It can be a discouraging notion to face down -- during my first year or two in Korea, as I started to realize that Korea is a place where I want to stay for a long time and, therefore, naturally, want to be an integral part of, the fact that "Koreans" would never consider me "Korean" no matter what I did was something I found to be incredibly discouraging. But, after I began to settle into my new identity as a minority and a foreigner, I started to realize that the idea isn't a completely wrong one. And it doesn't make me any less valuable to my Korean coworkers, friends, or boyfriend. It's just who I am -- I am an American. And no matter how hard I work to understand Korean culture, or speak Korean, or become Korean in my habits, big parts of me will always be American.
Does that mean that I should just give up? For a minute or two, on my worst days, I thought that maybe it did. But as I've continued to try my hardest to adjust and adapt, I've realized that it's the complete opposite. And here's where we'll get to the real answer to this question: I will never be Korean, but what will make me most "attractive" to the right Koreans, and what will make me a "good Korean citizen" is my Americanness, plus my respect and understanding for how Korea is different from me, and my attempts to adjust to Korea as much as I can. Nobody expects me to be perfect -- far from it. But it's about the places where I do my best not even to set aside my Americanness when it conflicts too strongly with Koreanness, but to approach those differences with an open mind and an understanding that different is not better or worse -- it's just different.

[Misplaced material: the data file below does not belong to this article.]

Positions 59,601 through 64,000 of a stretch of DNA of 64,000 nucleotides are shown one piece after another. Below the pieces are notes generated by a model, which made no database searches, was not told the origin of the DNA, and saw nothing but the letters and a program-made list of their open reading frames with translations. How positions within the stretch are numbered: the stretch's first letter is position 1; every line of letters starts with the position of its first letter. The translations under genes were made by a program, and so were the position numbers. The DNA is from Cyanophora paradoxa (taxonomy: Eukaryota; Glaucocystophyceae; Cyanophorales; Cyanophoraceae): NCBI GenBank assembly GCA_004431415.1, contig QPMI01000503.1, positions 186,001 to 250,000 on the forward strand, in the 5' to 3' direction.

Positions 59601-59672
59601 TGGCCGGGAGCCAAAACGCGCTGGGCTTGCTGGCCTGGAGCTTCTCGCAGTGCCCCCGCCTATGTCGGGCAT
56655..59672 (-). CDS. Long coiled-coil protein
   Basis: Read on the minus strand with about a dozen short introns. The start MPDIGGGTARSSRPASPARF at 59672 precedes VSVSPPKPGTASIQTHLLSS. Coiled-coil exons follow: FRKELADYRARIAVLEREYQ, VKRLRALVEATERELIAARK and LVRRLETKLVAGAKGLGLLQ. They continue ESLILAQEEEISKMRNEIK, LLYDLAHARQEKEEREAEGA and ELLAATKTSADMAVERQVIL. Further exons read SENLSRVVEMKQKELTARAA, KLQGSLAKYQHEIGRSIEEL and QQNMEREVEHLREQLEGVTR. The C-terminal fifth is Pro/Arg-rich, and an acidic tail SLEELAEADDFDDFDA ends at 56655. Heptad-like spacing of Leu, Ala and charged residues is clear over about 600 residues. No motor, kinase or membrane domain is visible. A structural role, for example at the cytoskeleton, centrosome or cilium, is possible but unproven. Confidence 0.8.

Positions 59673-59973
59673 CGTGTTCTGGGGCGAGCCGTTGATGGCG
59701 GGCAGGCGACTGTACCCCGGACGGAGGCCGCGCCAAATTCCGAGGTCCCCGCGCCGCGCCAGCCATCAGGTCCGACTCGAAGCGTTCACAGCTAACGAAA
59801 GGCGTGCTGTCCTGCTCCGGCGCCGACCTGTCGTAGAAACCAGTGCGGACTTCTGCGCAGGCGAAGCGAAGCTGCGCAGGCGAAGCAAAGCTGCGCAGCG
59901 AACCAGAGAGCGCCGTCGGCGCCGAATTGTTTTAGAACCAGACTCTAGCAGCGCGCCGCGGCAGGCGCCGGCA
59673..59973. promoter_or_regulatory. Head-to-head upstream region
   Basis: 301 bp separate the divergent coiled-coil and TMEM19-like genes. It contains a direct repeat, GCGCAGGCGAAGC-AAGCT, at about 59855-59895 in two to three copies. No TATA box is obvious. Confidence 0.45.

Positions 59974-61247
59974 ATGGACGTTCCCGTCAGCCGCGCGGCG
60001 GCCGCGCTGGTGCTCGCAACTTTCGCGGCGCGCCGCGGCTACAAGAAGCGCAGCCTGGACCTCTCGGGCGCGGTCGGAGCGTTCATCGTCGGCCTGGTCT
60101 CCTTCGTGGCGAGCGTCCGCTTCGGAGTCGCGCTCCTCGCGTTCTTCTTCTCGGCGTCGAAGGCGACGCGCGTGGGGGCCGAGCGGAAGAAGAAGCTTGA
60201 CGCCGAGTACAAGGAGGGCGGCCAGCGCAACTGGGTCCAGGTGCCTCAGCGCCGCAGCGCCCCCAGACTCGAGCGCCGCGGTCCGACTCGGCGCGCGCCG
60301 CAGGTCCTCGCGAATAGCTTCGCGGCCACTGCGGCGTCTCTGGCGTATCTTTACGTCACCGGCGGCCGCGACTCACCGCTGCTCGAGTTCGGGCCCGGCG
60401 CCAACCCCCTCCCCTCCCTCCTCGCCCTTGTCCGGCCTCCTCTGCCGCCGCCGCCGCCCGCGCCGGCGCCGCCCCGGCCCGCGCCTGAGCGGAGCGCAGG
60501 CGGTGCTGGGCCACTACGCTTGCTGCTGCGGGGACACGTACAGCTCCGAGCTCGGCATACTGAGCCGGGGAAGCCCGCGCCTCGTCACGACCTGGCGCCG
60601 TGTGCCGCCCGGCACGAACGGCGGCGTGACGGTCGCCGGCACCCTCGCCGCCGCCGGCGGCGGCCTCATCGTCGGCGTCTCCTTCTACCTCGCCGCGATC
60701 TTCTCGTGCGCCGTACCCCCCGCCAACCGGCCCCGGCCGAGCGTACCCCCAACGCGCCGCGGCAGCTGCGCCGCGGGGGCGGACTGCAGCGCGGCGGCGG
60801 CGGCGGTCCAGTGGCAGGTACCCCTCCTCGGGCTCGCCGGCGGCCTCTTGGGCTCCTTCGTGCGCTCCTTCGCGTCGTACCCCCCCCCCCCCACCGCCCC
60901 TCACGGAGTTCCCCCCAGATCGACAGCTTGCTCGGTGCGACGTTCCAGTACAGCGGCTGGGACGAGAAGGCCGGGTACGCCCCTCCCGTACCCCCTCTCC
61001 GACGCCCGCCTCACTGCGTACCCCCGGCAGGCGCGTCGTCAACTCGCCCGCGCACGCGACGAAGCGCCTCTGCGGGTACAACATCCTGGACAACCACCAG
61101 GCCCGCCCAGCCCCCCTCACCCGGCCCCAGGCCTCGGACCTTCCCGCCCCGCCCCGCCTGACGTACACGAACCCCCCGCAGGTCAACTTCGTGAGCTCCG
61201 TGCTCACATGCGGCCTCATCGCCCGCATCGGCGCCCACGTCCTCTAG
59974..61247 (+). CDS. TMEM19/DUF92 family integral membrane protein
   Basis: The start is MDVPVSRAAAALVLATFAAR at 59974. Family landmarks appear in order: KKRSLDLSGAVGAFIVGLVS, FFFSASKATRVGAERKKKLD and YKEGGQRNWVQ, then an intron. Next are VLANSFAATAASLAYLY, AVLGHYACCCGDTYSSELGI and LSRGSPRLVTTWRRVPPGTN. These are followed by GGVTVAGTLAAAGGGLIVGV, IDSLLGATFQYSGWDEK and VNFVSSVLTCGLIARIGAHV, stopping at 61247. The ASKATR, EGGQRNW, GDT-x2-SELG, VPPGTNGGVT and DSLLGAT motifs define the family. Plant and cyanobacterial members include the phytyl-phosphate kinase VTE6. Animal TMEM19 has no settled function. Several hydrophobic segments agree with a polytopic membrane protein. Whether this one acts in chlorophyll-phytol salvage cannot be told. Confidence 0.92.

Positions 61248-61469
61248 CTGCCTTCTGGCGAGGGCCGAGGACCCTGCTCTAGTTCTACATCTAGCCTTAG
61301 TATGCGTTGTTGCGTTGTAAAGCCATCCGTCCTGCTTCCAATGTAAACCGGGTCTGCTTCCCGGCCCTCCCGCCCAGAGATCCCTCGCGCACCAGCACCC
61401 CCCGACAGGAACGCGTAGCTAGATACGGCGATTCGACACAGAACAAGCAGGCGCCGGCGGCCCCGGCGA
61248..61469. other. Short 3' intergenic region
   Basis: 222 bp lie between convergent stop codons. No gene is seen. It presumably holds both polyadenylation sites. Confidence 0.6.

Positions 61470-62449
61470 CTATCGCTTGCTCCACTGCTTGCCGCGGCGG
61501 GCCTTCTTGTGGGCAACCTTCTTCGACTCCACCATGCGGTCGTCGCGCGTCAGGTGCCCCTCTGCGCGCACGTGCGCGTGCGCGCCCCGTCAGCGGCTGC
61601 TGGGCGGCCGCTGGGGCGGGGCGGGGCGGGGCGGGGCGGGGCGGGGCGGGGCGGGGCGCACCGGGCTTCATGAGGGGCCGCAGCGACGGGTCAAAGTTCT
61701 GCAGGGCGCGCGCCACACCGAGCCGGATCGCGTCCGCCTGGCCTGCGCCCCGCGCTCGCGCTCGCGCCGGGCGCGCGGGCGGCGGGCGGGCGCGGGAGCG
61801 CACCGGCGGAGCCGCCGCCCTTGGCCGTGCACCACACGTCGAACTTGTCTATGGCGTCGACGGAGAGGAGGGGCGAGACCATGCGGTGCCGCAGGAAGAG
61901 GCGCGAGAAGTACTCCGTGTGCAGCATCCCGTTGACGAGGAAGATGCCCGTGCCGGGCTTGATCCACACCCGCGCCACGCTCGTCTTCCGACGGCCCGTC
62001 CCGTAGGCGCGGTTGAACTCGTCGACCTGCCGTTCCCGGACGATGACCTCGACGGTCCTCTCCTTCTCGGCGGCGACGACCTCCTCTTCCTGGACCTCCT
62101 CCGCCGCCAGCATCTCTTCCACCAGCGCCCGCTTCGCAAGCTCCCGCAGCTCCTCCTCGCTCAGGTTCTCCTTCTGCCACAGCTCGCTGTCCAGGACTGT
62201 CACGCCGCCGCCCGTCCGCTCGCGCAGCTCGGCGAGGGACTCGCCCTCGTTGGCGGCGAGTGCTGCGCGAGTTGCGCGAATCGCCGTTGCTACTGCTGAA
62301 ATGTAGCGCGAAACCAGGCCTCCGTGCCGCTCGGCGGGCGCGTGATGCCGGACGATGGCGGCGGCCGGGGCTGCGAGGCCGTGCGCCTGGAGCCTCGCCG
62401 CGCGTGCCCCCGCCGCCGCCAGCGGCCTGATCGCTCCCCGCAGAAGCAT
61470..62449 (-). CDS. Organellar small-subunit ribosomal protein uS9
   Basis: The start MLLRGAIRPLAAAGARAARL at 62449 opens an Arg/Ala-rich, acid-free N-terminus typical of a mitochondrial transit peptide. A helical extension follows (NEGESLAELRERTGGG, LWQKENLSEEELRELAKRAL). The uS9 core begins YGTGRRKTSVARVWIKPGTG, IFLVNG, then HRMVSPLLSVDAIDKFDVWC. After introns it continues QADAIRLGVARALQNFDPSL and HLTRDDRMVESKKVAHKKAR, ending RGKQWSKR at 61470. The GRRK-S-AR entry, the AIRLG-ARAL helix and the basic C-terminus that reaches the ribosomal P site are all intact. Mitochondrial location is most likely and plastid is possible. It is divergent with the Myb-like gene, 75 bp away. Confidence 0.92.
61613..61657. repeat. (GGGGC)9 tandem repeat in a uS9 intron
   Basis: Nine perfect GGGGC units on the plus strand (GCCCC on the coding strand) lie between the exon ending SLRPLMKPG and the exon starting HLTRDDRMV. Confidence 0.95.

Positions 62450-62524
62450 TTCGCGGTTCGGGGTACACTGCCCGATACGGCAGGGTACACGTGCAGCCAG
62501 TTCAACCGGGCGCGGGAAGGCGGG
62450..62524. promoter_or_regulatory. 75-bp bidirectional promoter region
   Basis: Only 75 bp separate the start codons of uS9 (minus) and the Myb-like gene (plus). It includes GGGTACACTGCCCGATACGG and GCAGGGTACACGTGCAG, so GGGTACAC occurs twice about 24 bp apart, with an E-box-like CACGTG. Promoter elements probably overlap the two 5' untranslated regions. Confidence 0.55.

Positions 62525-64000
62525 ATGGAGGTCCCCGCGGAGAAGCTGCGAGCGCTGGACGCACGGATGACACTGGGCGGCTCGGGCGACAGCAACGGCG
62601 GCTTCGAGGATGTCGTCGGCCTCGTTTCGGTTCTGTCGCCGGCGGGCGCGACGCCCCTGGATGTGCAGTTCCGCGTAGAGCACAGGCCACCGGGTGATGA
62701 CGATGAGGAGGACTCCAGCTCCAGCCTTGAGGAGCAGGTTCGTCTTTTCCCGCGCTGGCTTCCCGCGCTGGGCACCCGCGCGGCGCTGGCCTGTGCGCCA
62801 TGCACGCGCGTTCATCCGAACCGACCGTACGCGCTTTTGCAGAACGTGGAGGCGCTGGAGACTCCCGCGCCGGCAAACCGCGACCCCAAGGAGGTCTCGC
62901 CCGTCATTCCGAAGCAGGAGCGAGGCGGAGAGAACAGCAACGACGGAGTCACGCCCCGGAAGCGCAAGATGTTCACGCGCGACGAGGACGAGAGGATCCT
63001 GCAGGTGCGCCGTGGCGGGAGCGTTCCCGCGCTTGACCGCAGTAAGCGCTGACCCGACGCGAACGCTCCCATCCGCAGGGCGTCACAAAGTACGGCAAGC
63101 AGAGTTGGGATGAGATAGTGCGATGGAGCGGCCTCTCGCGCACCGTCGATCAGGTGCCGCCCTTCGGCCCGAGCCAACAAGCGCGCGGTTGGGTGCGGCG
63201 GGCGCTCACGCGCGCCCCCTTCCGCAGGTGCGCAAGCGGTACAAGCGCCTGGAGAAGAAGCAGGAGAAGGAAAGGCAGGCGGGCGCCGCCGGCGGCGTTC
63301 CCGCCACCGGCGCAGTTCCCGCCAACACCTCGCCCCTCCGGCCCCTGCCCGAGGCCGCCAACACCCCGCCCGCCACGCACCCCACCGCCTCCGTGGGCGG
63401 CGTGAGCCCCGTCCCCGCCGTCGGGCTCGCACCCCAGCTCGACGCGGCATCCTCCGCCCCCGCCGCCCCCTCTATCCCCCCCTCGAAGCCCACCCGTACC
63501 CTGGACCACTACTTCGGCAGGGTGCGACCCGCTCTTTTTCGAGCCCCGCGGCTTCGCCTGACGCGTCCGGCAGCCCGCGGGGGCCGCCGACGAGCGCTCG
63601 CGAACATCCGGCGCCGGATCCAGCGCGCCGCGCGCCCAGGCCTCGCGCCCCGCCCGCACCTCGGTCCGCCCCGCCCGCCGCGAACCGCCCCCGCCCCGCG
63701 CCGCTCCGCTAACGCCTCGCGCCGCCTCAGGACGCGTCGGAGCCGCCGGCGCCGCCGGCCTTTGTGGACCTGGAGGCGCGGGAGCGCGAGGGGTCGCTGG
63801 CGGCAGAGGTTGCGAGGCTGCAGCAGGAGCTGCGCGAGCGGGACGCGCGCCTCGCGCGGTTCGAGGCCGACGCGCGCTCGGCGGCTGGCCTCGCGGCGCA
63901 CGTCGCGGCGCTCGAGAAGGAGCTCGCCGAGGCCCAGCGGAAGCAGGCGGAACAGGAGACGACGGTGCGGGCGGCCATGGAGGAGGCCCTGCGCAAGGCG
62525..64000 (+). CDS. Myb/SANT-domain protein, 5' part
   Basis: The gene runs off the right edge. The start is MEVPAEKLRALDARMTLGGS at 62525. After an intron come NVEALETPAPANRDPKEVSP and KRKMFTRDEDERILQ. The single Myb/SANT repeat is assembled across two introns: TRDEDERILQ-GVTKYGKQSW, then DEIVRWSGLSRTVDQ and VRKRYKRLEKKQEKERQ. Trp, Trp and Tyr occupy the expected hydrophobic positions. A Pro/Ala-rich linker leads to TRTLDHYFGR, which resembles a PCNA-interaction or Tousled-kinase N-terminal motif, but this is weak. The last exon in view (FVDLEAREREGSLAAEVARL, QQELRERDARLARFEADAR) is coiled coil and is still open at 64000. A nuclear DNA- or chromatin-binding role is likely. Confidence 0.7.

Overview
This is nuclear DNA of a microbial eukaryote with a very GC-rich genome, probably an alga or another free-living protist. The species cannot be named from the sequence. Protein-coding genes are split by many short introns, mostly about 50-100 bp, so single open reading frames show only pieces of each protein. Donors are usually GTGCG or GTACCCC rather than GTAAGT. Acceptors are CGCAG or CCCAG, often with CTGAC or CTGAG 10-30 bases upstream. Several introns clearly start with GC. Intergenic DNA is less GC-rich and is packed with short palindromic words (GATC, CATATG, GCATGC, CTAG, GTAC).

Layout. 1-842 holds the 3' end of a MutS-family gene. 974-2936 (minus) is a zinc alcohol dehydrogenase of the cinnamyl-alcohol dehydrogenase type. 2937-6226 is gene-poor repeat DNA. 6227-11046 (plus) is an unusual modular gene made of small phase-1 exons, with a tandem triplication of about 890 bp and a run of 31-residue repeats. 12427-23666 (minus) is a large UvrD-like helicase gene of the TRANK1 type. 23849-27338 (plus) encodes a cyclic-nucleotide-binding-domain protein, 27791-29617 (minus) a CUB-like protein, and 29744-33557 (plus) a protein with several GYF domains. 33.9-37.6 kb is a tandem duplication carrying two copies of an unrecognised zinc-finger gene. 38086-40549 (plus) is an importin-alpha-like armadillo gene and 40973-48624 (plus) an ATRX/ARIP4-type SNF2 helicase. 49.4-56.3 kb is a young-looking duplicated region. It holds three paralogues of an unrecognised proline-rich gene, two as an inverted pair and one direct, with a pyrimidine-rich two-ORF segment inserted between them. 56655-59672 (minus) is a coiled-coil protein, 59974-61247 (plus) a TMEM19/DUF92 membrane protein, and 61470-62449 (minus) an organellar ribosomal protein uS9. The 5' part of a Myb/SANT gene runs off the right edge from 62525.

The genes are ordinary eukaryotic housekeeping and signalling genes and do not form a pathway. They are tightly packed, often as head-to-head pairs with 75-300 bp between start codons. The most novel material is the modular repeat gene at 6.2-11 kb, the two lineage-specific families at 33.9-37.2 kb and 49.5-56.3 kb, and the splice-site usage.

And here's another important part of what will make you attractive to Koreans: not ever assuming that you completely understand Korean culture, have "become" Korean, or that you know what being a "Korean" definitively means. That means not accepting and repeating things like, "Koreans are very racist." Ever. It means closing your mind like a steel trap to the easy ways out, and the one-sentence answers about who and what Koreans and Korea are. You'll learn more about how important that is when you get here and become a foreigner, and start to hear every day about who and what foreigners are. Even something as innocuous as someone telling you that, "Foreigners eat a lot of bread," will be enough to start drawing your lines between yourself and some Koreans. Because even the simplest, most non-offensive, "Foreigners are...." statements will take on a dire implication about how that person is going to be able to accept you, as someone who is different from them. And when you do the same thing, you will give Koreans the same sinking gut feeling. And they will draw their lines with you, in return.
Now, as a kind of summary to all of the rest, and in an attempt to answer the second part of the question....
I really know nothing of Big Bang's preferences in regards to women -- I would imagine they would be quite different, given that they are all individuals, and further still would be the divide between what Big Bang prefer in a woman and what the world's entire population of Korean men prefer in women. To cover all of the bases of all of the things all of the men I have dated in Korea prefer in women would take a little more than a novel, being that being Korean was pretty much all they had in common, but I can tell you what my boyfriend (who is Korean) likes about me (a woman).